The U.S. Catholic bishops sent an open letter to Congress today, stating that they will “vigorously oppose” the health care bills unless they prevent taxpayer funds from paying for abortion, make care affordable for everyone and ensure that immigrants have access to the health system.
Cardinal Justin Rigali, Bishop William Murphy and Bishop John Wester penned the letter on behalf of all the U.S. bishops to "express our disappointment that progress has not been made on the three priority criteria for health care reform that we have conveyed previously to Congress."
"In fact," they noted, "the Senate Finance Committee rejected a conscience rights amendment accepted earlier by the House Energy and Commerce Committee.”
The bishops warned Congress that if the final legislation “does not meet our principles, we will have no choice but to oppose the bill.”
At the same time, the Catholic bishops said that they “remain committed to working with the Administration, Congressional leadership and our allies to produce final health reform legislation that will reflect our principles.”
Listing the flaws that they see in the current health care bills, the Catholic bishops urged lawmakers to prohibit “mandated coverage for abortion, and incorporate longstanding policies against abortion funding and in favor of conscience rights.”
“No one should be required to pay for or participate in abortion,” they insisted.
Despite insistence by some legislators that the reform bills do exclude abortion and protect consciences, the high-ranking bishops said that, “No current bill meets this test.”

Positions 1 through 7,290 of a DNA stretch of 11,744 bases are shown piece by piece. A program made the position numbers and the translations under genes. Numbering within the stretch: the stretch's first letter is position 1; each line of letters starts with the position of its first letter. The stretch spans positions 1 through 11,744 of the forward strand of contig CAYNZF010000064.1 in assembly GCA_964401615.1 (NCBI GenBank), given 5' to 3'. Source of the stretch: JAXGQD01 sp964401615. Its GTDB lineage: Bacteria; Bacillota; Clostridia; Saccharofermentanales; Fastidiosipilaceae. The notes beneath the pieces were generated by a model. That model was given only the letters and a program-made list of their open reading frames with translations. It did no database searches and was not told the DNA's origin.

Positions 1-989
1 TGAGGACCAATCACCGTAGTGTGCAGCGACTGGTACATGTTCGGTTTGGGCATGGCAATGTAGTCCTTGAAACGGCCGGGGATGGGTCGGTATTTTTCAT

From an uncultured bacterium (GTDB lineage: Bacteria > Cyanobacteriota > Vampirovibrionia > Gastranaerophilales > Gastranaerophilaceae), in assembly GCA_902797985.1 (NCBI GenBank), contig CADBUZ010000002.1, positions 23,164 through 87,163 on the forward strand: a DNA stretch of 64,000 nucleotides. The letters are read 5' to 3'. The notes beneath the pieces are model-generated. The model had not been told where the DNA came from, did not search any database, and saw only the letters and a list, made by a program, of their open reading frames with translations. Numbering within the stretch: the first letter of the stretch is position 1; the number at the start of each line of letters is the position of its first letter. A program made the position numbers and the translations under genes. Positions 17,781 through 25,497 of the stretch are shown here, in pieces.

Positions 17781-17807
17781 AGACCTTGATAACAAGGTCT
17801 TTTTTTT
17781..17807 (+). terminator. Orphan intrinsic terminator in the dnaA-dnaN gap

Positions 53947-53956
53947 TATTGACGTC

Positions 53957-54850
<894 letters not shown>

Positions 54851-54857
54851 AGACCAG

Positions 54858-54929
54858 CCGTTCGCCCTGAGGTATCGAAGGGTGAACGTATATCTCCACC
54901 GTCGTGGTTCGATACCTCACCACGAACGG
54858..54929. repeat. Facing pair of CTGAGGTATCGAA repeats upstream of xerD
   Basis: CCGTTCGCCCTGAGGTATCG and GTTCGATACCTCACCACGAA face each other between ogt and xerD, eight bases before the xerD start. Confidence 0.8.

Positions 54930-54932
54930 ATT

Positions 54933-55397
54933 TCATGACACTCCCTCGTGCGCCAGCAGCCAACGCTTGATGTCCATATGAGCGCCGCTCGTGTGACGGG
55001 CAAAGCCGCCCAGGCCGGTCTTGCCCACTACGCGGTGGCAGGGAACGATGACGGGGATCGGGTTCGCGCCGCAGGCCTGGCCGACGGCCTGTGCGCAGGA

The prelates also stated that any reform proposal should “make quality health care affordable and accessible to everyone, particularly those who are vulnerable and those who live at or near the poverty level.”
The final measure the bishops pushed for was that legislation should include “effective measures to safeguard the health of immigrants, their children and all of society.” They also asserted that the bill should “ensure legal immigrants and their family members have comprehensive, affordable, and timely access to health care coverage.”
Saying that they “sincerely hope that the legislation will not fall short of our criteria,” the U.S. bishops said that they “remain apprehensive when amendments protecting freedom of conscience and ensuring no taxpayer money for abortion are defeated in committee votes.”
“If acceptable language in these areas cannot be found,” the warned, “we will have to oppose the health care bill vigorously.”
The bishops concluded their letter by writing, “Much-needed reform of our health care system must be pursued in ways that serve the life and dignity of all, never in ways that undermine or violate these fundamental values.”